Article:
TO THE EDITOR OF THE SPECTATOR.
Lincoln's Inn, 27th March 1847. Sin—As Lord John Manners is proceeding with his bill for the partial repeal of the Mortmain-laws, and as his attempt does not seem to meet with the same decided opposition as in former years, I am tempted to send you the following observations on the principle of those laws.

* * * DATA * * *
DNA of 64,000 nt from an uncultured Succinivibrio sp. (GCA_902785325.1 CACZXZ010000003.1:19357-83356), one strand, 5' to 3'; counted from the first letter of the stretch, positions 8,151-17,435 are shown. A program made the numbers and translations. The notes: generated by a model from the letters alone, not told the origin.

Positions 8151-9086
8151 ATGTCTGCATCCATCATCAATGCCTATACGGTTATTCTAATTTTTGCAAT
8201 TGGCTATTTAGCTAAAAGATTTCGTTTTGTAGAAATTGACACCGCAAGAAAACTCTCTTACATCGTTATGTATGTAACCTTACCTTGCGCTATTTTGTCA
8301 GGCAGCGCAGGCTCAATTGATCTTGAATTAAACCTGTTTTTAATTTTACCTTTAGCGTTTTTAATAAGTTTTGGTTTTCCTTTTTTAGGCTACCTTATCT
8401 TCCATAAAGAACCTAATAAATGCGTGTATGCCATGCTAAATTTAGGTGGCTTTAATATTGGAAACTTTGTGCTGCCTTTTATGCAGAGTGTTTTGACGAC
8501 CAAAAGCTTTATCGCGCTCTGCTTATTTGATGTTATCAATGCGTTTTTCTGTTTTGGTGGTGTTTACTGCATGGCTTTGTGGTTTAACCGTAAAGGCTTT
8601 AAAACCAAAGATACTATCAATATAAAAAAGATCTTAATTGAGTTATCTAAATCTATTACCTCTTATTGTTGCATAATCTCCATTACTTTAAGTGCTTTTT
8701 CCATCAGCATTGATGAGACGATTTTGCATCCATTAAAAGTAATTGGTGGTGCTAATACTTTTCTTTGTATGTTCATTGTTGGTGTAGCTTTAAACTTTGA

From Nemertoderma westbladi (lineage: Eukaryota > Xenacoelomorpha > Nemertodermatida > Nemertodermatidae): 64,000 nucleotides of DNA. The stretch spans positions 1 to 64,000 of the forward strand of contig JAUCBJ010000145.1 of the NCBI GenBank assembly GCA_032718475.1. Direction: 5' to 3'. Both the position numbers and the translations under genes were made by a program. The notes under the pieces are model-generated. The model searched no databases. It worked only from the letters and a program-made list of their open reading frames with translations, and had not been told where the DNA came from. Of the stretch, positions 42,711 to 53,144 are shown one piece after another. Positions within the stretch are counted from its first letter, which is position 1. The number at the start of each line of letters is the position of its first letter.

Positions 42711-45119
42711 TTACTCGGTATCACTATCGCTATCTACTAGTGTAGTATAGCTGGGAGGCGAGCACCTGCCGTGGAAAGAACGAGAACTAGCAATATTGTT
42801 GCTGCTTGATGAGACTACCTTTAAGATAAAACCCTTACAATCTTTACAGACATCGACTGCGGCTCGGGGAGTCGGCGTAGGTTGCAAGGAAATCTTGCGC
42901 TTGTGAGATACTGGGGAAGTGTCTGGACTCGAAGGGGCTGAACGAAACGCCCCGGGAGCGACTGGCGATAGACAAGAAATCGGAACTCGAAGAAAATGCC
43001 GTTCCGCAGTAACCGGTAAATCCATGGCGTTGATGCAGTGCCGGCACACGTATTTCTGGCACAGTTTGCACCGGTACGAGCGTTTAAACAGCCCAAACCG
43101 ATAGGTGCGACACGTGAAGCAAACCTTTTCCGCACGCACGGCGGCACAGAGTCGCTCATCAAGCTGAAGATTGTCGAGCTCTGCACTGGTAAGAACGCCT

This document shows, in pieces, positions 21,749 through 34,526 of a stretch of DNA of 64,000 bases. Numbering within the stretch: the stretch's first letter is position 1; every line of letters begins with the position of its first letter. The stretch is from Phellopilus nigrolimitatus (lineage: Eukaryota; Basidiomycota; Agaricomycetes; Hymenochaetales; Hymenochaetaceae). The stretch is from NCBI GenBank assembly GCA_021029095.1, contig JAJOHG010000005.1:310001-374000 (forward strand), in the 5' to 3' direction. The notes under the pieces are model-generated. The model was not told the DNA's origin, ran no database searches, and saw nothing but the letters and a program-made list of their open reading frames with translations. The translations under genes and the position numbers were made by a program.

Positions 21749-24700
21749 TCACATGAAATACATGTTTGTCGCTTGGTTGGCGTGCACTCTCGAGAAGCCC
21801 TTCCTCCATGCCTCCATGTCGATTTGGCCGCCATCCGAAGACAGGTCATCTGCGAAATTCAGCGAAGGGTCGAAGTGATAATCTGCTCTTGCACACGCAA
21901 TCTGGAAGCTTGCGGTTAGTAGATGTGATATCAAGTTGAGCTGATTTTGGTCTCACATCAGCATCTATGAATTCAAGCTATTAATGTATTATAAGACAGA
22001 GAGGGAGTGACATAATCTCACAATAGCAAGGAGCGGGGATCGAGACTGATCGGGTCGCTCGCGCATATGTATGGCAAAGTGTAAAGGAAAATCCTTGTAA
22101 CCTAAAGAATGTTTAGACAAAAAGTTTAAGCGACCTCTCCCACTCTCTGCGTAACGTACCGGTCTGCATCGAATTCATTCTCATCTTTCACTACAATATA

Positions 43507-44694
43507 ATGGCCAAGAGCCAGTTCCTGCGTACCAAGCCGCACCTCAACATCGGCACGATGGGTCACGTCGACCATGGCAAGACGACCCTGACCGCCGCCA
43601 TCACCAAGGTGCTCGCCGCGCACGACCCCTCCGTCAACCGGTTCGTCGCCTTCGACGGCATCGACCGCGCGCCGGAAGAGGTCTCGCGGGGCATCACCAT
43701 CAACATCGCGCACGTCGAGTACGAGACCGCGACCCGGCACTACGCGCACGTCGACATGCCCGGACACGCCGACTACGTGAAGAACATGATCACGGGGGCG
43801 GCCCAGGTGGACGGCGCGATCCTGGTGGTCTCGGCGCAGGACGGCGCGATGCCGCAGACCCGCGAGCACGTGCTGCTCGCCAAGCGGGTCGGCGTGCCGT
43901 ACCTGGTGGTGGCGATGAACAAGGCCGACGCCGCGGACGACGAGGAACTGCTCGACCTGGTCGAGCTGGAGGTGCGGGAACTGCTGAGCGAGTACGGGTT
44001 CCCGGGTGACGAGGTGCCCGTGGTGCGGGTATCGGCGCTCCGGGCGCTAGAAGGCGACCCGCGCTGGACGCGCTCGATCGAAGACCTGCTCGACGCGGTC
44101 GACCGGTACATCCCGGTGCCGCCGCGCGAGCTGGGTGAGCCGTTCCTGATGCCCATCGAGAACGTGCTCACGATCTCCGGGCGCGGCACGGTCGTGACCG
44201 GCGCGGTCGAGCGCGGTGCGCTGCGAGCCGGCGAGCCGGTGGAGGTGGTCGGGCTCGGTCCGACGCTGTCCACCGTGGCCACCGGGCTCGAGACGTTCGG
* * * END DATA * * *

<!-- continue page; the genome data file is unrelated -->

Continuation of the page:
The common notion on this subject seems to be, that, according to some prin- ciple of natural justice, every person absolutely possessed of property is entitled to dispose of it to whom and for as long as he pleases; that the convenience of so- ciety requires this power of disposition to be restrained in some few instances, but that this ought to be done only when a very special case is made ant. Now, without investigating all the principles upon which rights of property are founded —which might perhaps be found to be inconsistent with the above notion—it may easily be shown to be fundamentally erroneous. If there is any principle of natural justice which enables us to ascertain and define what the power of dispo- sition ought to be, it is this, that the earth belongs to the living and not to the dead. Upon the decease of the owner, it is not any longer his benefit, but the benefit of other persons, which has to be considered: he can carry nothing away with him; the whole of what he leaves must be enjoyed by others; he has there- fore, according to this principle, only a life interest, and at his death it rests with society to deal with the vacant property in the manner most calculated to benefit their existing interests. In some stages of society this rule has been acted on to a very great extent; the owner has been precluded from disposing of any part of his property by will; and the law has taken on itself the appointment of the next possessor. In more civilized times, it has been found that the interests of society are better provided for by allowing the owner himself to have some voice in the appointment of successors; but his power has, in all countries I believe, in our own certainly, been restrained within certain limits, prescribed and founded on the original principle above mentioned. In no country is this power so large as in England; but still it has always been and is one of the most inflexible rules of our law, that it shall not be exercised so as to prevent an absolute right to the property vesting in some successor within a certain period from the time the gift ine to take effect—i. e. in the case of a will from the death of the testator. This period is now fixed at a life in being, and twenty-one years; so that the property must become unfettered and free for all purposes of transfer, commerce, and disposition, within that period. So far as the testator is thought capable of looking forward andjudging what will be for the benefit of those who come after him, he is permitted to exercise his power; beyond that limit, perhaps now too wide, his successors are invariably enabled to .judge and act for themselves, and to apply the property in the manner which existing circumstances may require. Consider, then, the effect of a gift of property for charitable purposes, and see how utterly inconsistent it is with the above general principle; how completely it forms the exception, and not the rule. The use and disposition of such property. is fixed. It must, whatever may be the changes in circumstances, in opinions, in the wants of society, be applied in the manner directed by the donor, and for no other purpose whatever. Unless the supreme power in the state interfere, the law will take care that it be so applied. If, indeed, there were any court of law which, without such interference, could modify its application to meet existing wants—if there were even a disposition in the Legislature to interfere more frequently—much might be said in favour of in- creasing the restrictive powers of testators: but, on thinking of the strong op- position made to all measures of this nature, (a g. to the Unitarian Chapels Bill,) and the difficulty which now exists in dealing with the misapplied revenues of our Universities,—I for one feel very loath to give increased facilities for ty- ing up property. I think, Sir, that if persons were aware of the true principle of the proposed measure, and would think of it as it really is—as one which is to enable present possessors to bind posterity, instead of considering it to be a re- laxation of existing restrictions—they would meet it with a more decided op- position. Lord John Manners has endeavoured to render his scheme more palatable by re- taining the distinction between land and personal property. Now, in the present day nothing can be more absurd than this distinction. At the time when Mortmain- laws were first made, land was the only property of importance; and so in them personal property was taken no notice of. It is probably the preponderating in- fluence of landlords in the Legislature to which we may attribute the fact that no notice is taken of personal property in the statute now in force, which was passed in the reign of George the Second. But it is obvious that personal property is now just as important as land; and that if it is desirable for posterity to have free use of the soil of the country, it is equally, desirable that nothing should prevent them from doing what they wish with the Funds or Railway Shares. Therefore, to urge the preservation of this distinction as a reason for supporting the proposed measure, is ridiculous. It ought to be abolished, and the Mortmain-laws ongot to be applied to all kinds of property in the same manner. F.